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Zonal Pattern Gives Way to More Extremes Across the Country

Good Evening! 

A weak area of mid level energy moved quickly through the Northeast last evening and into the early morning hours today, which had just enough kick left to it to bring  some isolated and relatively light areas of precipitation. Depending on your location, this precipitation varied from plain rain, freezing rain, or even some light snow. Any frozen precipitation accumulations were extremely light, but still made for a slick morning commute today. The quick-moving west to east flow that has become established over the majority of the country will be responsible for bringing some more weak mid-level energy over the region through the rest of the day, which has led to a rather dreary and  warmer day than the past couple of days. West/southwesterly flow has allowed mid level temperatures to rise over much of the Mid-Atlantic and Northeast, which has allowed surface temperatures to respond accordingly throughout the day. We have seen highs across much of the Northeast rise into the lower to middle 40’s across the majority of the area, with higher readings around the 50’s observed in portions of southern New Jersey. These mostly cloudy and slightly-above normal temperatures should continue into the evening hours, with a chance of some patchy fog across the area as some moisture may become trapped within a low level inversion.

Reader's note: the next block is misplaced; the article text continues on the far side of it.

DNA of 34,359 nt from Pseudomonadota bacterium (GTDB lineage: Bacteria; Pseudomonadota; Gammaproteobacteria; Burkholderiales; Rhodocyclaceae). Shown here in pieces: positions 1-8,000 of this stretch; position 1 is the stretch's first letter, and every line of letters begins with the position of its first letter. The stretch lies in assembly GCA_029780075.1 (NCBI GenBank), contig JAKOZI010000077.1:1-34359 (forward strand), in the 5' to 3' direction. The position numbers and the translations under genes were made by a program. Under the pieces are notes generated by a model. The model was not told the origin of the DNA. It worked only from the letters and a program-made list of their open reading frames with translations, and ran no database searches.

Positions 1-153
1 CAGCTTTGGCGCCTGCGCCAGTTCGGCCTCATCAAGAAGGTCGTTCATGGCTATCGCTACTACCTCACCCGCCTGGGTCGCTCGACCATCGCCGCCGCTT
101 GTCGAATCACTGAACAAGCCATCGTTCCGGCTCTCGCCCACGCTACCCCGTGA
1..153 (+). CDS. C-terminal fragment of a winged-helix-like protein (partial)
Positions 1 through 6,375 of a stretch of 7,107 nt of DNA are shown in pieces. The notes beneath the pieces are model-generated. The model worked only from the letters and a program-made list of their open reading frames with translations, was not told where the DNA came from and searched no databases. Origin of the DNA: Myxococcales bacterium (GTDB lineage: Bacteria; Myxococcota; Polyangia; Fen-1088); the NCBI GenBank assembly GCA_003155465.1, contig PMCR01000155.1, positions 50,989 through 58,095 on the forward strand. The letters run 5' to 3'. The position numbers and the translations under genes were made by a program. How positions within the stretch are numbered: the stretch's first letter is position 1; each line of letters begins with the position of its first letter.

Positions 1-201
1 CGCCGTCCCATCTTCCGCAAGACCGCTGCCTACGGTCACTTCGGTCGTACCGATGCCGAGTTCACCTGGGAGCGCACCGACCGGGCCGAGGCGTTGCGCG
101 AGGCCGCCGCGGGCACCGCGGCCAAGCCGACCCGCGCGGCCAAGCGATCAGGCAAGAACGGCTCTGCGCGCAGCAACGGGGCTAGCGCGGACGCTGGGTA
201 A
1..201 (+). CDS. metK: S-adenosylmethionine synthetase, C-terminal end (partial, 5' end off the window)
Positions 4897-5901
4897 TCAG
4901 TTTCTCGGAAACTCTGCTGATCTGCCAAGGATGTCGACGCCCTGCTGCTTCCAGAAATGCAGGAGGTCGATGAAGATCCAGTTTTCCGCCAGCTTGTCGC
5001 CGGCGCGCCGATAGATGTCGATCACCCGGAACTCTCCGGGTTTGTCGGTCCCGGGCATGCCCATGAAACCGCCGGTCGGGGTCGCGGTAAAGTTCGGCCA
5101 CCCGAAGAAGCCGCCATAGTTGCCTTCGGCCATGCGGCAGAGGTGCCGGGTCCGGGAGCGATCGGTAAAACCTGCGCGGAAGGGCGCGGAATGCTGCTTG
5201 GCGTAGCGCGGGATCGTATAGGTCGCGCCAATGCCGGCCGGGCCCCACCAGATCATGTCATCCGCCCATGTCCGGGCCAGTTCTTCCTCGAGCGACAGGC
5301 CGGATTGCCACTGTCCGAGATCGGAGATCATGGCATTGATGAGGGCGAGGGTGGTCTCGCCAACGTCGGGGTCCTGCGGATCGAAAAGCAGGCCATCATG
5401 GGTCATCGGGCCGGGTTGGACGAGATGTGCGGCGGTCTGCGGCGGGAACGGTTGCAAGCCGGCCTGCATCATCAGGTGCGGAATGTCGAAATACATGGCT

Expect temperatures this evening to fall back into the upper 30’s and lower 40’s across the immediate NYC metro area, with cooler temperatures likely well to the north and west.

This evenings latest regional radar mosaic, GOES 13 visible satellite imagery, and surface observations showing a more mile and dreary end to the day across much of the Northeast